Living in a Glass House

As a pastor, do you feel like you lead a see-through life, almost like living in a glass house or a fishbowl? Your marriage, in particular, is under scrutiny, but you’re so busy helping your congregation that your own marital relationship may experience challenge.

Most people who work in leadership positions that involve their family, experience fear over failing to set an example, frustrations over lack of personal time with their spouse, guilt over unmet marital responsibilities, and uncertainty over what sustains a healthy marriage.

So let’s look at a huge issue that is often visible (and audible) to those who live outside your fishbowl.

Even as pastors and counselors, we are not exempt from idealism that shaped our hopes as we grew up with images of a fairy-tale marriage. The story instructed us to believe that marriage was simply a continuation of the fairy tale, a shadowy world were everything was always okay because these two were somehow, magically, perfectly matched. Somewhere along the way, we developed the idea that “happily ever after” more or less happened automatically after we got married. Of course the prince and his princess bride never disagreed, or fought, or cried, or stomped out of the house. But anyone who has had a long-term significant other knows that really, the biggest leap of imagination was that this beautiful couple lived “happily ever after.”

Conflicts and Arguments

First remember that differences of opinion are an absolute staple of any marriage, whether we like it or not. The ability to resolve those differences is therefore critical to the success of any relationship. While the phrase “conflict resolution” may arouse bad memories, do realize that for couples skilled at resolving differences, the sheer number of conflicts is minimized and damaging escalation is largely eliminated. And fortunately, it is a skill, something that you can make a choice to learn. Healthy marriages have some sort of conflict resolution plan in place with the couple willing and able to use it when conflict erupts.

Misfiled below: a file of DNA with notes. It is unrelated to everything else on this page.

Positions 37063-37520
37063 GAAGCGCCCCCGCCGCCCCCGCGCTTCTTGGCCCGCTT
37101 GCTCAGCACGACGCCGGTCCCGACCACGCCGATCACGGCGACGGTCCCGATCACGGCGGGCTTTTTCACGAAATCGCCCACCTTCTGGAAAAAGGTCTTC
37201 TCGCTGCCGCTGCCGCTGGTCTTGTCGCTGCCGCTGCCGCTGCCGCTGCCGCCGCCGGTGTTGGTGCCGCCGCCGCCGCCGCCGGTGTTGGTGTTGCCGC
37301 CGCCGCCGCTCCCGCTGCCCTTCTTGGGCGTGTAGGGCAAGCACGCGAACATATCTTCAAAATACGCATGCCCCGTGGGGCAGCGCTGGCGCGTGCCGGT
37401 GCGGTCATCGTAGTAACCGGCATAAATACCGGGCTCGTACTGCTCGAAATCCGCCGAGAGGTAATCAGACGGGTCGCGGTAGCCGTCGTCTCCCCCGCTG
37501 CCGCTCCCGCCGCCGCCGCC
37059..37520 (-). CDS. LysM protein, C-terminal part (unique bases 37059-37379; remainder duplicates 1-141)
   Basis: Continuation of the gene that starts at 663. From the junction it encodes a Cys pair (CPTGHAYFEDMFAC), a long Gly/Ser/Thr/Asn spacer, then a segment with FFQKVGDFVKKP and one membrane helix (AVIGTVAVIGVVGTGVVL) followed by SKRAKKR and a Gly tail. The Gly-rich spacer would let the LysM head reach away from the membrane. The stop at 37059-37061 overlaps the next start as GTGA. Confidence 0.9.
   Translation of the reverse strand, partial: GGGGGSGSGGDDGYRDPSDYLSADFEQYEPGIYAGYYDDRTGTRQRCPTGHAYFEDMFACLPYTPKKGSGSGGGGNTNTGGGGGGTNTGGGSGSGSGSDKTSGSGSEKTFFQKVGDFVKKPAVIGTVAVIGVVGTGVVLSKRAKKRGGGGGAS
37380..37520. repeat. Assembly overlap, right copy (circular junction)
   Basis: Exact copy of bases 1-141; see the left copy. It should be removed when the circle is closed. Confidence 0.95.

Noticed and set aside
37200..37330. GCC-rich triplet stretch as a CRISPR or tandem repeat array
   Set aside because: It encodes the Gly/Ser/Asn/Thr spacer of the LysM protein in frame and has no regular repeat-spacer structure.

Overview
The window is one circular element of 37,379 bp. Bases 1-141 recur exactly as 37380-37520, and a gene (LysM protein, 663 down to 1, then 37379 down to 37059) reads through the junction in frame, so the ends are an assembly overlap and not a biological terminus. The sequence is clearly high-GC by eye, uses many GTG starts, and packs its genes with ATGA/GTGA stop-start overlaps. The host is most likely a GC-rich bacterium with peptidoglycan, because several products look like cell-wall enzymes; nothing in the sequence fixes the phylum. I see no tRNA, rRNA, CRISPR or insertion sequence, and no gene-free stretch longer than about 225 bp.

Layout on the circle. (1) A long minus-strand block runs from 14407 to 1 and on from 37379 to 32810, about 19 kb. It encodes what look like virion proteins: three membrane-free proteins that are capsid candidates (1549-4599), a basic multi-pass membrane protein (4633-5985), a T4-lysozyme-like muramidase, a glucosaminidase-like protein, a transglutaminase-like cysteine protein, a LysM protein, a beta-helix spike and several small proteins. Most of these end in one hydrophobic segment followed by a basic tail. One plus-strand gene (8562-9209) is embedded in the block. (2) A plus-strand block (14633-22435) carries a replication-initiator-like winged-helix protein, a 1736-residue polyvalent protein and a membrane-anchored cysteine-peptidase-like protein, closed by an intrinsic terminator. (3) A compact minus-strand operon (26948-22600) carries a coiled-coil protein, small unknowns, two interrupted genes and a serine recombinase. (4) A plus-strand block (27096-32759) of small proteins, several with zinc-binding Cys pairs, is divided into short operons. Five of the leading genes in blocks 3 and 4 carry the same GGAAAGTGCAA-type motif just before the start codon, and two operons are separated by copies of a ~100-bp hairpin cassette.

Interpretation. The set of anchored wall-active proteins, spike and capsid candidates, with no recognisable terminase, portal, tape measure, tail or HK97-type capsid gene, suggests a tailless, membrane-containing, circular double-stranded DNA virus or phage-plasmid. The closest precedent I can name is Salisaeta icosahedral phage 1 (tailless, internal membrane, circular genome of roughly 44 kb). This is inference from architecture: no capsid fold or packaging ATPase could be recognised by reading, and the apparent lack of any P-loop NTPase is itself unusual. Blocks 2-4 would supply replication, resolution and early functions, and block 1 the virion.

Even though I love a good argument—when I include anger and tears, hostility and disrespect, sarcasm or silence—I am left feeling miserable. But on a more important point, arguing is one of the least effective ways of resolving conflict.

As Emotions Increase…

Central to understanding the ineffectiveness of arguing is to recognize one of the most foundational principles of personality psychology—that as emotions increase—the ability to think clearly decreases. Ouch. Learning to personally acknowledge, understand and fix this in my own life has represented a lot of work. I often remember my mother stating with exasperation, “Elizabeth, you would argue with a fence post.” Worse was when as an adult I harmed the relationships with those I loved because of my angry, argumentative tongue.

The trick, whether you are argumentative or not, is to work toward resolution of conflict when you are not in an emotionally aroused state. If it’s important enough to solve, it’s important enough to approach it from an objective, calm focused state. As you can expect, being able to back off a hot topic and approach it later requires practice and a good bit of self-discipline.


You can imagine my surprise when, on our lovely fall honeymoon trip riding the train from Alabama to Alberta, Darren got out a piece of paper and casually suggested that we work on a conflict-resolution plan. My first reaction was “Ick. This isn’t a romance topic for a honeymoon.” But, as he gently persevered in sharing its importance, we outlined a half page with stages, steps, and bullet points on our personal process. Now, when I think back to our honeymoon, in one of those peculiar tricks that memory plays, I can hear the clickety-clack of the train as it sped through the glorious colors of fall and still feel the almost tangible love that shimmered between us as we created an insurance plan for our future.

3 Compatibility Tips to create calm in your fishbowl:

  • Be committed to changing those things about yourself that will harm your close relationships
  • Create a conflict insurance plan that you both agree to work on and follow (it may need to include steps for what you do when the conflict begins in public as well as what you do when it begins in privacy)
  • Practice, laugh at your mistakes, practice, hug, and recognize it is a long term process of improvement

To your forever ending,


Posted by Elizabeth George in Pastor's Corner, Pastors' Resources and tagged on October 29th, 2011.


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